According to new research, extending the time between doses, or tapering, TNF-inhibitor drugs in people with rheumatoid arthritis in remission can be done in some patients without significantly increasing disease activity or impairing joint function. The findings were presented this week at the American College of Rheumatology Annual Meeting in Washington, D.C.
Rheumatoid arthritis is a chronic disease that causes pain, stiffness, swelling, and limitation in the motion and function of multiple joints. Though joints are the principal body parts affected by RA, inflammation can develop in other organs as well. An estimated 1.3 million Americans have RA, and the disease typically affects women twice as often as men.
Once people with RA achieve remission, doctors often try to increase the interval between doses of drugs, which is called tapering, but doing so involves the risk of increasing disease activity and joint damage, reducing physical function, or causing a relapse. Researchers in France looked into how increasing the interval between injections of TNF-inhibitor drugs, which are both costly and may sometimes have serious side effects, might affect patients. They conducted an 18-month randomized, controlled trial involving 137 people with RA treated with biologic agents that inhibit TNF, who were in stable remission for at least six months. Seventy-eight percent of the participants were female, and all were using either etanercept (EnbrelÂ®) or adalimumab (HumiraÂ®), for one year either alone or in combination with other drugs. Participants could be taking five milligrams or less of the corticosteroid drug prednisone daily.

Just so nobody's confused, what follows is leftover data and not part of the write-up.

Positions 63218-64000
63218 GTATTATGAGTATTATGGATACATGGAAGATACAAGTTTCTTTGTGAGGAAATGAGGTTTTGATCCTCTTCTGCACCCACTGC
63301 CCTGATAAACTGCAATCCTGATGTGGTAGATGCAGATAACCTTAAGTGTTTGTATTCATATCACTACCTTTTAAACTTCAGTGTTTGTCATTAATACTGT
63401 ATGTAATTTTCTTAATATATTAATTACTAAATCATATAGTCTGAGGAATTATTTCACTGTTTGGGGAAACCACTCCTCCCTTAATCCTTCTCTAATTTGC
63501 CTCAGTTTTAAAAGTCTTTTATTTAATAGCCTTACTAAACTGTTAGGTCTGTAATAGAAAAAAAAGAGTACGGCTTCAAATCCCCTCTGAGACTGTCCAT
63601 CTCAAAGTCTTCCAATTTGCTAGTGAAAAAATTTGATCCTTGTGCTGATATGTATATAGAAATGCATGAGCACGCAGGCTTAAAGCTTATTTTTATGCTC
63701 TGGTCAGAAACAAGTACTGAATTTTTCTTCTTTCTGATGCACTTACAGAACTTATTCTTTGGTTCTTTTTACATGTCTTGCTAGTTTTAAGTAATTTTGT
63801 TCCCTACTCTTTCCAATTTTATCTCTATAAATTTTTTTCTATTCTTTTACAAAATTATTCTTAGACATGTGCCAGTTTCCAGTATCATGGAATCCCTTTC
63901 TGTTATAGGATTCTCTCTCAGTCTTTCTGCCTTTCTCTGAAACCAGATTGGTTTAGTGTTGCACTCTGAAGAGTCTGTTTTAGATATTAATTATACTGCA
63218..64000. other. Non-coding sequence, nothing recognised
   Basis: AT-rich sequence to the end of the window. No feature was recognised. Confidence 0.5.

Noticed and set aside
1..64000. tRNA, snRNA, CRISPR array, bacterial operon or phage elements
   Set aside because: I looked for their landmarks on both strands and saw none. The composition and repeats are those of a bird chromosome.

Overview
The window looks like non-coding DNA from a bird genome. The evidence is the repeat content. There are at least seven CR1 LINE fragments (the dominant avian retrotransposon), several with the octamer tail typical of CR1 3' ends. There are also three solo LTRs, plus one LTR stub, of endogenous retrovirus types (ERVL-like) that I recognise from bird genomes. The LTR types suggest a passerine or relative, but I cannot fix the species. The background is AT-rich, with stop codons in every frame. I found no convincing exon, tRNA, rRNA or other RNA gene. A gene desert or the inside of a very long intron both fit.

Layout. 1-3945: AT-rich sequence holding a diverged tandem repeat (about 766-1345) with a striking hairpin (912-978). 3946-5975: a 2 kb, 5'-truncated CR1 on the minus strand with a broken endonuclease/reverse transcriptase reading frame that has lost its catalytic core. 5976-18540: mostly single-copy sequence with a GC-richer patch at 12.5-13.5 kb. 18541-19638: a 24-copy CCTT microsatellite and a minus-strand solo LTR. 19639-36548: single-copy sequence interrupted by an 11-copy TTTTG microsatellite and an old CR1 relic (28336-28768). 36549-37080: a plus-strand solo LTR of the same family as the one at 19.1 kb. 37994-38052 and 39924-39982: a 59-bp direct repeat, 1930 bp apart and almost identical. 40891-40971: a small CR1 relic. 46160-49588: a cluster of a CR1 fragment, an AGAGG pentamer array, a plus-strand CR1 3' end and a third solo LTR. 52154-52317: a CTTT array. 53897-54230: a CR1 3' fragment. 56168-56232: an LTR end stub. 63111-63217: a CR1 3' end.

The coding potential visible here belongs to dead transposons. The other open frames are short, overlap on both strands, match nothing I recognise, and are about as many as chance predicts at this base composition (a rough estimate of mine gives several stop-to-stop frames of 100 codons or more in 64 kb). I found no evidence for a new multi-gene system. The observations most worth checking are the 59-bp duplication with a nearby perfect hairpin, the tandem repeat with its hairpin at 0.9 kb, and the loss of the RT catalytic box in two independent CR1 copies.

Researchers split the participants into two randomized groups: One set using a progressive spacing out of injections of their TNF-inhibitor and one set who continued taking their injections at full doses at the approved time intervals. In the first group, doctors increased the time between two injections by 50 percent every three months up to a complete stop by the fourth interval. If the participants RA disease activity or physical function worsened, the patient stopped tapering doses of the drugs and was moved back to previous dose. To test the patient''s disease activity, function level and signs of relapse, doctors used standard scoring methods and health assessment questionnaires.
After 18 months, the researchers found that 82 percent of the RA participants were able to space out or stop their TNF-inhibitor injections without significant increases in either disease activity or functional impairment. However, the study did not demonstrate that the spacing approach was statistically equivalent to the traditional regimen. They also found that relapses occurred more frequently in the group that spaced injections compared to those who stayed on the same dosing schedule; but overall this did not result in differences in disease activity between the groups. The researchers are still analyzing X-rays to determine if the spacing strategy caused structural damage to their joints.
"A lot of effort has been dedicated to the development of new treatments for RA, leading to a substantial increase in RA costs. Nowadays, remission is achievable and treatment tapering needs to be considered and assessed," says Bruno Fautrel, MD, PhD, lead investigator in the study and professor at the University of Paris Medical Center in France. "RA is a chronic disease and the risk-benefit balance of taking DMARDs to manage the condition should be explored. Issues that should be evaluated include the risk of tapering or stopping DMARDs given that reducing medication may lead to flares and potential structural damage. Additional issues that should be considered are drug toxicity from continued DMARD use and substantial economic burden to society. This study explored the balance and tested the feasibility of biologic DMARD tapering (i.e., either interruption of current treatment or identification of the minimal effective dose)."